Friday, June 27, 2008
I’ve only been home for a day, and have already tripped on a xylophone. JB left it in front of the laundry room door leading to the garage. I was trudging up the steps with a big garbage bag full of dirty laundry, (what respectable college kid doesn’t come home with dirty laundry? And lots of it for that matter…) so my vision was partially obstructed. There the xylophone was. Here I came. The xylophone didn’t move, but my foot did – right toward it, then down on top of it, which forced my body to move from an upright position to an awkward seated position on the floor, accompanied by the ringing clang of the xylophone. I called out,
“Did you leave this xylophone here?”
“Nope!” He said, his curls bouncing with every shake of his head. “Uh, what’s a xylophone, KK?”
“This” I said, pointing to the bright colored instrument on the floor.
“Oh…” realization crept into his face. “I just, I just, I just think I did KK.”
“KK tripped on it.”
“I’m just pretty sorry about that KK.” He put his arms around my neck. His curly head fit so perfectly on my shoulder – I always take advantage of his hugging moods.
“It’s OK JB, that was kind of funny huh?” The ease in my voice gave him license to giggle, then we both started laughing.
I’m really glad to be home for a while. I love living on my own away from my family, and I think I adjusted pretty well, but when I come back I remember what it means to really share things with people – not to mention the danger of stray xylophones.
Tuesday, June 10, 2008
Hypothetical situations are sometimes pointless and confusing.
First of all, they always start with “let’s say…” Let’s? Who’s talking? You? No. You’re the one who is being talked to. You’re not saying anything, you’re sitting through a completely “fictitious” situation that is actually completely factual – the names just happen to be different in order that you can provide advice, or most times just a bucket to catch the dumping of gossip somebody wants to give, but feels guilty about unloading.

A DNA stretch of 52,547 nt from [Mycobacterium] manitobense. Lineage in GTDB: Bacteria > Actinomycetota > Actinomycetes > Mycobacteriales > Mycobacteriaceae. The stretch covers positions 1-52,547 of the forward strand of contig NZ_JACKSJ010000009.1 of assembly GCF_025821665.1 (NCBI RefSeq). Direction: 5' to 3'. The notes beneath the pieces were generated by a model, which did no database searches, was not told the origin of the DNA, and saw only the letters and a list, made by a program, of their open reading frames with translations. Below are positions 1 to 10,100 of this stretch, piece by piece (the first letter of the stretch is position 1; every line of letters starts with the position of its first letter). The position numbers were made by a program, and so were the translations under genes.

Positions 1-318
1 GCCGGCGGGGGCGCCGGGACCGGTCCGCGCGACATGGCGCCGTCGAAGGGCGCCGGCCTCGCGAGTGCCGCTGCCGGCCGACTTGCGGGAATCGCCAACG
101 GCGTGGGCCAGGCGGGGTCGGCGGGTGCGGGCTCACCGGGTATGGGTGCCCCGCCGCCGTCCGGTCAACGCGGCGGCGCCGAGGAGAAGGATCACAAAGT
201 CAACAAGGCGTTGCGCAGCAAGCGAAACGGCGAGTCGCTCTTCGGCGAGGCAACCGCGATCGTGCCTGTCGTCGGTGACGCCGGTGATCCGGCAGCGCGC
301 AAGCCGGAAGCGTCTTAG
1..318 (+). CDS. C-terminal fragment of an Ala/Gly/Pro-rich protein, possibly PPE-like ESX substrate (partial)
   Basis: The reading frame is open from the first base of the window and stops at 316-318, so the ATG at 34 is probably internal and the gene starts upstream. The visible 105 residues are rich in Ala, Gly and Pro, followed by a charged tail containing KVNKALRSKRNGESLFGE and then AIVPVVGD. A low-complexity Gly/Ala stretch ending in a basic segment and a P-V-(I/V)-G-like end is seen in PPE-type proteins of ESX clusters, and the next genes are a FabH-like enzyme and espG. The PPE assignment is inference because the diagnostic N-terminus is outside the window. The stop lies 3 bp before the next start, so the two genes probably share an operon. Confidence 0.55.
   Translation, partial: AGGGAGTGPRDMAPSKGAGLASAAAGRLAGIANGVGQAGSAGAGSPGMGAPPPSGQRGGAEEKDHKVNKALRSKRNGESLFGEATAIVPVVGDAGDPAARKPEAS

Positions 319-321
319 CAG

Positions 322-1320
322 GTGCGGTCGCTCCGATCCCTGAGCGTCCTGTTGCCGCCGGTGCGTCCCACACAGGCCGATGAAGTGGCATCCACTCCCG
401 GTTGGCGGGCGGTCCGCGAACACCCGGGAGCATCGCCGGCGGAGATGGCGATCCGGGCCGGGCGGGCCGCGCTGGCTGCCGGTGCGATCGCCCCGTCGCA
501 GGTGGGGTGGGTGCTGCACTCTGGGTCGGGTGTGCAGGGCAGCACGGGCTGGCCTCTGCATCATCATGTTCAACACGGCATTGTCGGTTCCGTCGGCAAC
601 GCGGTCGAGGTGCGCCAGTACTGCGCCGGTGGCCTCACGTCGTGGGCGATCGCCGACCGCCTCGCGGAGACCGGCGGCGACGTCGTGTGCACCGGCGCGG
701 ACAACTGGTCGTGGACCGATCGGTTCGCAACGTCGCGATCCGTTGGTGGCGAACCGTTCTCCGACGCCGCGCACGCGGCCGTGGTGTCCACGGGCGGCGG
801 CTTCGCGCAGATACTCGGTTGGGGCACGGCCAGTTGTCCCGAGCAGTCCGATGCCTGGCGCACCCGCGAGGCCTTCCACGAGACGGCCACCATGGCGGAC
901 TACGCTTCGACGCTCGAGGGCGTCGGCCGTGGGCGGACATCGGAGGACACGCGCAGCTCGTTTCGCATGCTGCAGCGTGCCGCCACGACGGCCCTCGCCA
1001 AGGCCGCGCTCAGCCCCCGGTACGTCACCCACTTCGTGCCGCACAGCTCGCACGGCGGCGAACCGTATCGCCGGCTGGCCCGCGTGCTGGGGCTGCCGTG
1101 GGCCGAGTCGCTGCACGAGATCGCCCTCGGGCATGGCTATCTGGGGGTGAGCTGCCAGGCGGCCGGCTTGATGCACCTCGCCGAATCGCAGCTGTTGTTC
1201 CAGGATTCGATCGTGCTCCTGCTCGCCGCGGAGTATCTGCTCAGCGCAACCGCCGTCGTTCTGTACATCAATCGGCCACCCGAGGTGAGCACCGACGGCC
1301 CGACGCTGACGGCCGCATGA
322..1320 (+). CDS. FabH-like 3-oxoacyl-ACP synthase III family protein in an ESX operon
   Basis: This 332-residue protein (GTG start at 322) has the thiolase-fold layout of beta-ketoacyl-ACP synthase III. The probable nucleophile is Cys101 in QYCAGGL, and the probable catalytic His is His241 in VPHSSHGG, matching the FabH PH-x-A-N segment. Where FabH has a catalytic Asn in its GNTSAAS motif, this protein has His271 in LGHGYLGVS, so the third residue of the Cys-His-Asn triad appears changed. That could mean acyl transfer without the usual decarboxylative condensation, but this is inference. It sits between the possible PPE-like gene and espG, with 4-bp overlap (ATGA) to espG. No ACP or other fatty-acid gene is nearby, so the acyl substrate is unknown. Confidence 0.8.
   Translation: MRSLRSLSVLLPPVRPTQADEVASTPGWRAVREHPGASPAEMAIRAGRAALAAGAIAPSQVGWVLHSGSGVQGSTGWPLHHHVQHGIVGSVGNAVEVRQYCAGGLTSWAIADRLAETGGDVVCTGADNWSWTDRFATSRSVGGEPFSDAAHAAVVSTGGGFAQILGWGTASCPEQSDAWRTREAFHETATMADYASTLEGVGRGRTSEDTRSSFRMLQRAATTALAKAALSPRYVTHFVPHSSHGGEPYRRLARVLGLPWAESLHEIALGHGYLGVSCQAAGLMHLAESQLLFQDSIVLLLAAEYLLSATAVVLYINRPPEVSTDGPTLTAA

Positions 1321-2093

Let’s say, hypothetically, someone comes up to me and says:
Let’s say I have a friend named Bill. (They don’t have a friend named Bill, but let’s just say they do for the sake of the story.) One day Bill runs into Bob, my friend’s (let’s call her Jane, and of course they don’t actually have a friend named Jane.) hypothetical ex-boyfriend (Jane doesn’t really have an ex-boyfriend, but let’s say she does, for the sake of the story.) They, Bill and Bob, begin talking, and become friends. I find out that Bill and Bob are friends, but Bill doesn’t know who Bob is. Bill and Bob are such good friends now that they do almost everything together. They invite me to hang out with them all the time, but I don’t know if I should because of Bob and Jane’s past. Do you think I should tell Jane that I have been hanging out with Bob? Or that Bill and Bob are friends? Or should I keep it a secret? She’s going to find out eventually anyway.
Doesn’t the person telling me this know that of course I know that Bill is really Erick, that Bob is really Steve, and that Jane is really Jessica? Come on.
In writing this I realize that I just posed a hypothetical in order to poke fun at a hypothetical. A blatant contradiction, yes, but you get my point, right?